Major League Baseball players work under exactly those conditions. They play 10 or 11 days in a row and then have the odd off day to enjoy with their road hos families.

The Red Sox just finished a series in Toronto, and are off today before heading down to New York tomorrow for another series of four-hour marathon games against the Yankees. It’s enough to make me wonder what the Red Sox do with their off-days. Here are a few of my thoughts:

Dustin Pedroia — Hangs out at local middle school playgrounds, tries to get into dodgeball games.

Jason Varitek — Squats through simulated 12-inning game in his basement. Loses. Plays again.

Jason Bay — Drains aboot 15 Molsons and dominates air hockey.

Coco Crisp — Registers http://www.cocolocorococo.com. Googles “rococo.”

Kevin Youkilis — Knocks on Varitek’s basement door. Wants in on next game.

Jonathan Papelbon — Finally finishes model brontosaurus from the Museum of Science gift shop.

David Ortiz — Immerses self in hot tub full of mangu.


Filed under baseball

Major League Baseball owns everything

Pax Arcana

Last week I pointed out the dorky awesomeness of the iPhone Baseball application, which loaded every single statistic in the history of professional baseball into my phone faster than the Millennium Falcon made the Kessel Run (want to know how Cincinnati Killers pitcher Wild Bill Widner got his nickname? Probably because he walked four batters and hit two more in his only professional appearance in 1891).

This morning word came that the sun had indeed risen again, the tides came in and went out on schedule, and and Major League Baseball (MLB) is acting like it owns everything even remotely related to baseball. Now they’re threatening to sue the guy who made the Baseball application for trademark infringement.

From PC World:

On Monday Michigan’s Mark Knopper, owner and sole employee of Bulbous Ventures, received an email from MLB Advanced Media demanding that he remove baseball team logos from his program along with a nearly imperceptible MLB logo used on the application program shortcut. MLB Advanced Media also expressed concern people might wrongfully assume his program was an official MLB iPhone App. MLB also made available its own iPhone app on last week, MLB.com At Bat ($5).

“All of a sudden this labor of love of mine became more labor than love,” Knopper says. The avid Detroit Tiger fan says he will comply, but admits disappointment. Knopper, a self-employed Mac programmer, created the Baseball iPhone App for pure amusement and thought it would “cool to just give the program away for free to other baseball fans” like him, he says.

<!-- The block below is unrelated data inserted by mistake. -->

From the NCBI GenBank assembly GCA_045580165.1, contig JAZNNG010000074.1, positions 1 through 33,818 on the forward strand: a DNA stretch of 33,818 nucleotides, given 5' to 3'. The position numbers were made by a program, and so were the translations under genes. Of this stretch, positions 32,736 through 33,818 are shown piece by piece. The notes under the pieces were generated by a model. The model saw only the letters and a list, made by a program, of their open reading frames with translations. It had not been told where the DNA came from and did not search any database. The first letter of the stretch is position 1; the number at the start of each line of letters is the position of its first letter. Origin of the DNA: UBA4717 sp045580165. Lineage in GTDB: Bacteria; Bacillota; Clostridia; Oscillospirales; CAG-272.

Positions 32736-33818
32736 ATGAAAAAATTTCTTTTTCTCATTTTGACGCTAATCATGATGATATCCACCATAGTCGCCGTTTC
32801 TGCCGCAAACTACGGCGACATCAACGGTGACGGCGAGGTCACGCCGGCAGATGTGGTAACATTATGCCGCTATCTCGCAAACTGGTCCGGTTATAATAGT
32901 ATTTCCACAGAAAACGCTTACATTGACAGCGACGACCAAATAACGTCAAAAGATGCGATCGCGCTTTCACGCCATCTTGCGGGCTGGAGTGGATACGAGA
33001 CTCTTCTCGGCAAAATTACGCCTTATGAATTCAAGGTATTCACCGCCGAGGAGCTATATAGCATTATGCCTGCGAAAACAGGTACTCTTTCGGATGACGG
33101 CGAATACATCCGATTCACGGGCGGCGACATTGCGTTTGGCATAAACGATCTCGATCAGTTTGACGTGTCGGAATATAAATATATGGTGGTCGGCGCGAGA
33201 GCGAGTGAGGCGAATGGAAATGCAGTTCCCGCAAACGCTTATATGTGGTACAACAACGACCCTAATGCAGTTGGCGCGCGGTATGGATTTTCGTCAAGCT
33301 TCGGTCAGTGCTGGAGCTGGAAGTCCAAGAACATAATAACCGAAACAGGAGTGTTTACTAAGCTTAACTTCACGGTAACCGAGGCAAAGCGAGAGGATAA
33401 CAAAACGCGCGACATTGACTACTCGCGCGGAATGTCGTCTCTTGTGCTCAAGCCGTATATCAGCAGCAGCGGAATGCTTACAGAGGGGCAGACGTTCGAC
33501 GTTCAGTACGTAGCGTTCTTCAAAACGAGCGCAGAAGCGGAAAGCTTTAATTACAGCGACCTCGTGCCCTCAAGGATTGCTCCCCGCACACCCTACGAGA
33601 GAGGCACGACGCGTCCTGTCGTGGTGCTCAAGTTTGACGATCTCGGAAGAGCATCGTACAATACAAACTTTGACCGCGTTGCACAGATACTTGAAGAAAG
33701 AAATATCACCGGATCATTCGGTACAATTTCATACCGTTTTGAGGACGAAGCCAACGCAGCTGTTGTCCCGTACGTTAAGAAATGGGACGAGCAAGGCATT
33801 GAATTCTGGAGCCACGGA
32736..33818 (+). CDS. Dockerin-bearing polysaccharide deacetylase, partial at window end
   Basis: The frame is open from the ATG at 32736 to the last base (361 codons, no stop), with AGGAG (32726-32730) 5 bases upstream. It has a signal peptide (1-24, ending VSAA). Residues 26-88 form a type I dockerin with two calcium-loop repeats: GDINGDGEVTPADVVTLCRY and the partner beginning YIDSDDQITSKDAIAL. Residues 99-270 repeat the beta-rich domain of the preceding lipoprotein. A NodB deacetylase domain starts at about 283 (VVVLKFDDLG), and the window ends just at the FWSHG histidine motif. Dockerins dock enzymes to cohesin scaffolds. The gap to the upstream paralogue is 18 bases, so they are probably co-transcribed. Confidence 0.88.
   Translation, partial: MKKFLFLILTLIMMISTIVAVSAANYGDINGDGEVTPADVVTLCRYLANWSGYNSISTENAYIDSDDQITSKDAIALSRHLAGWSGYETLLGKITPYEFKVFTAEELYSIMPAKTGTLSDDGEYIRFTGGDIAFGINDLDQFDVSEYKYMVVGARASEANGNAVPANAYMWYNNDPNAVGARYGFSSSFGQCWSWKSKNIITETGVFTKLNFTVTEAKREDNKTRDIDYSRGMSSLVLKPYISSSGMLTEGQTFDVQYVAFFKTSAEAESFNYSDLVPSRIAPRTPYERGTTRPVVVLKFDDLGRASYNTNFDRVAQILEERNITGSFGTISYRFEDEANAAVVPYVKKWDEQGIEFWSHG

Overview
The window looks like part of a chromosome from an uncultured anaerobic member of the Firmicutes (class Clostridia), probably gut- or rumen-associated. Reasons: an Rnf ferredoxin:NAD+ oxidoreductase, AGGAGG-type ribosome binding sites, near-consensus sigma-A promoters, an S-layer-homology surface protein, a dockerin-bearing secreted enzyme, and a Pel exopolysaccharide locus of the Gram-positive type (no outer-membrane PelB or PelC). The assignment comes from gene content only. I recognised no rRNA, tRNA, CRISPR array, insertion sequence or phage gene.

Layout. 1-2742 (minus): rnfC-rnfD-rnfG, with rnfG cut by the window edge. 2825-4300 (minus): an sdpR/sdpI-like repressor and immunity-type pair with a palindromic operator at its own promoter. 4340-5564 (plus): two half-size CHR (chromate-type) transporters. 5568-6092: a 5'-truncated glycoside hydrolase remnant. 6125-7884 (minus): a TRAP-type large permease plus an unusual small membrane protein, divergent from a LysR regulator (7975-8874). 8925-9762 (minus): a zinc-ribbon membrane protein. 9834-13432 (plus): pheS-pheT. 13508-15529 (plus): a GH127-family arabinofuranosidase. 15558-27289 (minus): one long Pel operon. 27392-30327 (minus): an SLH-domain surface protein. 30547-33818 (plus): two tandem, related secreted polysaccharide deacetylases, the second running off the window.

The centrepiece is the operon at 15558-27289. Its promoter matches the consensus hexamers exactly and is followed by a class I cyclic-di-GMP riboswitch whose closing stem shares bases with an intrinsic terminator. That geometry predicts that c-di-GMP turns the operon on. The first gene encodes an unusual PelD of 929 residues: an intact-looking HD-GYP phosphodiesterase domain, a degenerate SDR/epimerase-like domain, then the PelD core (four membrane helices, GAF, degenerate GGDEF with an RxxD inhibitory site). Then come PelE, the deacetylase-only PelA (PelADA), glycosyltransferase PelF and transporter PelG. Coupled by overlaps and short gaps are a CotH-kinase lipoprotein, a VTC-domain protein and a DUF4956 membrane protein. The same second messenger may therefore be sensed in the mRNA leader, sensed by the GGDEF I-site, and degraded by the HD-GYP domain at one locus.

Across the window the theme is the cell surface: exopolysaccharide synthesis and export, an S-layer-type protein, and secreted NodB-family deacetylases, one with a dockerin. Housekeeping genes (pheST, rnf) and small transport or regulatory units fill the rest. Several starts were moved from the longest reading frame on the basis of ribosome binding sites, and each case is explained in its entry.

Listen buddy — baseball isn’t for “fans.” Baseball is for sponsorships, tie-ins with film and television studios, and the protection of the brand vis a vis statistics and logos. Letting so-called “fans” feel a sense of ownership over their favorite teams or statistical metrics just introduces unwanted irritants into the sweet, sweet honeypot of America’s past time (trademark pending).

By the way the Mets have won 11 of their last 13 and are tied for first.


Send all cease and desist letters to:
Pax Arcana
1313 Your Mama’s House
Metsville, USA

iPhone App Maker Gets Hit With Major League Cease and Desist [PC World]

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MLB cancels baseball off-season

The Boston Red Sox won the World Series on October 28, 2007. This may seem like recent history to a town that only recently scrapped its anti-witchcraft ordinance, but it was actually three weeks ago.

Since then, Major League Baseball has launched a campaign of strategically timed events and announcements to keep itself in the spotlight — clinging to the fading remnants of fall as the last leaves drop from the trees and crunch underfoot. Unless you’re from Orlando, in which case your leaves are probably plastic.

First, baseball spread out its post-season honorifics to maximize exposure, announcing each award separately and sometimes weeks apart. It was still light jacket weather in Boston when Dustin Pedroia won Rookie of the Year. Yesterday it was snowing as Jimmy Rollins was handed the NL MVP.

Other MLB-generated media “events” include the November GM meeting, which never actually generates news beyond the hyperbolic speculations of failed GMs-turned-broadcasters.

Today we surf through our ESPN.com RSS feed and find the following headline:

Bug spray among items being auctioned by MLB

That’s right. Major League Baseball is auctioning off a can of bug spray used on the field during Game 2 of the Indians/Yankees ALDS. You may remember that swarms of midges descended upon the players during the game, attracted to the smell of rotting carcass that followed the 2007 Yankees everywhere they went.

Afterward they showered together

Other items up for bid include hand warmers used by the Red Sox in Game 3 of the World Series and a Manny Ramirez-autographed ball. On principle, we refuse to link you to the auction.

We understand the need to stay relevant in the minds of your fans, but this attention-grabbing behavior must stop. Tomorrow, MLB (“What? Steroids? Really?”) will put on a clown suit and ride a tricycle through Times Square. Next week? Cooch flash.

Bug spray among items being auctioned by MLB [AP]